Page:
Morgan Fisher Films


Morgan Fisher Films
4 November 2009, Independent Film Show 2009, Napoli (IT)

Introduced by Morgan Fisher. Curated by Stoffel Debuysere and Maria Palacios Cruz.

The 16mm films of Morgan Fisher (US, 1942) – straightforward, elegant, playful – are particularly idiosyncratic; they are situated both outside the film industry and the central developments of avant-garde cinema. Too minimal and conceptual for Hollywood’s taste; too concerned with the specifics of industry procedures for the underground.

Although born in Washington DC, the work of artist and filmmaker Morgan Fisher is essentially Californian. The kind of crossover between avant-garde cinema, film industry and contemporary art in which his films operate could only occur in a city like Los Angeles. After earning an art history degree at Harvard in 1964, Fisher moved West to teach and study at USC and UCLA, where an interest in film was then taking hold. While teaching, he began his career as an editor in the commercial film industry, an experience that would mark his subsequent work as a filmmaker, leading him to examine and deconstruct with wry humour the machinery of cinema in his films. In a sense, Morgan Fisher’s film work is one of the most accomplished forms of filmic meta-cinema. Films that are themselves a discourse on cinema, and which could be understood as “moving” history and theory of film; critical texts in the very form of their object of study. If avant-garde film has always hold this critical function of discourse on film’s history and its possibilities, nowhere it is more apparent than in Morgan Fisher’s oeuvre. And yet, Morgan Fisher’s work has often been marginalised for not fitting neatly into any of the usual avant-garde categories. Instead of avoiding commercial approaches, Fisher uses avant-garde procedures as a way of engaging mainstream film.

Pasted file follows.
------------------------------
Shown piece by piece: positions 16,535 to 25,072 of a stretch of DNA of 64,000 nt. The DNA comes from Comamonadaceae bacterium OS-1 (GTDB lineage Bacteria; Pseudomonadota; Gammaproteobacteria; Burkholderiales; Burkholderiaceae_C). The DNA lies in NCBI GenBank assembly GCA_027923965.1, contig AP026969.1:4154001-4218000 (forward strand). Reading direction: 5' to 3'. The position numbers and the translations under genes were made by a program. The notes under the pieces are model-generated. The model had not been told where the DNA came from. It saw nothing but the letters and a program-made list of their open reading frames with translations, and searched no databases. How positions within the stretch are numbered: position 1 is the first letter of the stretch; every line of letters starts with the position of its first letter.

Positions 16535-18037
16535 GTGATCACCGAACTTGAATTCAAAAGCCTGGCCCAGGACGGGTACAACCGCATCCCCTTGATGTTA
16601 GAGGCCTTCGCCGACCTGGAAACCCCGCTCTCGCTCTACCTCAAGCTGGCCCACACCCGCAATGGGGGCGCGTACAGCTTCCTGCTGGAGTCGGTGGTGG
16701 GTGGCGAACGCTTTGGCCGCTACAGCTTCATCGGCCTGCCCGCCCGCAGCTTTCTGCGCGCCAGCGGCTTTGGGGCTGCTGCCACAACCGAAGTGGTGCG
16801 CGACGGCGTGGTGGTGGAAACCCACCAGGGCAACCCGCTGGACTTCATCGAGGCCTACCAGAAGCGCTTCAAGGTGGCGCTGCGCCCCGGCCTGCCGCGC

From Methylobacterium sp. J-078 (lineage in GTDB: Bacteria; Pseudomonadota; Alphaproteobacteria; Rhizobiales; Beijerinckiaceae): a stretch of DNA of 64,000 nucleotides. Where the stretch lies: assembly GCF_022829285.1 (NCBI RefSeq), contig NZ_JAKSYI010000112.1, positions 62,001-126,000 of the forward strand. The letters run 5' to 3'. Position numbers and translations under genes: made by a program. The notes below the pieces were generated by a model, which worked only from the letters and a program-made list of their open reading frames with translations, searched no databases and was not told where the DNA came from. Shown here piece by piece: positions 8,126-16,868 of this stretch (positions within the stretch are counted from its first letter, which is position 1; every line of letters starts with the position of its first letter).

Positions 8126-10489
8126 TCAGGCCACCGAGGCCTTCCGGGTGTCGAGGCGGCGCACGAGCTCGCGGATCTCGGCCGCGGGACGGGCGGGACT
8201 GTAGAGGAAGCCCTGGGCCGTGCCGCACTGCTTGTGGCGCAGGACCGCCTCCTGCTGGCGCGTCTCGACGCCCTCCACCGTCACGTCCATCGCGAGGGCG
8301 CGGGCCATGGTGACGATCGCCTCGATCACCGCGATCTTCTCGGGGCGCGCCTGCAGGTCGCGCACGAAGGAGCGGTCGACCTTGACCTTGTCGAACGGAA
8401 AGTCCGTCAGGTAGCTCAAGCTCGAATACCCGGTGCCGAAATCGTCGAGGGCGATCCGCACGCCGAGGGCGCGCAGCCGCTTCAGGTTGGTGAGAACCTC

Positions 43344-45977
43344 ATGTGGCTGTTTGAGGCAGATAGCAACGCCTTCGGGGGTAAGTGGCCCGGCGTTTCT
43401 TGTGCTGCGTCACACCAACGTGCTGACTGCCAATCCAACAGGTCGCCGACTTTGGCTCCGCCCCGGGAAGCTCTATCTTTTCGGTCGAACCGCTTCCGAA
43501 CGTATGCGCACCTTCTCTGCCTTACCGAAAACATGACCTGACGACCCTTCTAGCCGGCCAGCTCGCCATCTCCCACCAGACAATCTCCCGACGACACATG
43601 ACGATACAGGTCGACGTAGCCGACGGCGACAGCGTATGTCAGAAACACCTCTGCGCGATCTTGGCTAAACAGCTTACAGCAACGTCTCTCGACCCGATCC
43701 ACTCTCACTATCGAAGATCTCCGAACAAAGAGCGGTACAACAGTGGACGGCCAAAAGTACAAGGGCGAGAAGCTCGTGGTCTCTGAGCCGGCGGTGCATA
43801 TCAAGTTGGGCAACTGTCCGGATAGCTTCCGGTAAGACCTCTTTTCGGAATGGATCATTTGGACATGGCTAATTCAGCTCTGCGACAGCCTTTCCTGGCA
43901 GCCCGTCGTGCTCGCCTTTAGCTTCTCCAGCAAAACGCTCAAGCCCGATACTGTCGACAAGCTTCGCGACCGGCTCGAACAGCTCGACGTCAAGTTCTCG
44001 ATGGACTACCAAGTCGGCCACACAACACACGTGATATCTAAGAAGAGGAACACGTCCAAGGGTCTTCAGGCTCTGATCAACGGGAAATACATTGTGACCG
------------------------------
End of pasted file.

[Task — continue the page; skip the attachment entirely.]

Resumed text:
Fisher’s films are an exploration of the film apparatus and its physical material, as well as of moviemaking production methods : from film’s standard gauge (35mm) to the use of production stills, the narrative role of inserts and the invisible importance of the projectionist. Fisher plays with the concepts of film, cinema and filmmaking, creating a unique and intimate view of cinema and its physical representation. ” One thing my films tend to do is examine a property or quality of a film in a radical way,” he says. “Being radical is a modest form of being extreme. They each examine an axiom of cinema and say, ‘What if ?'”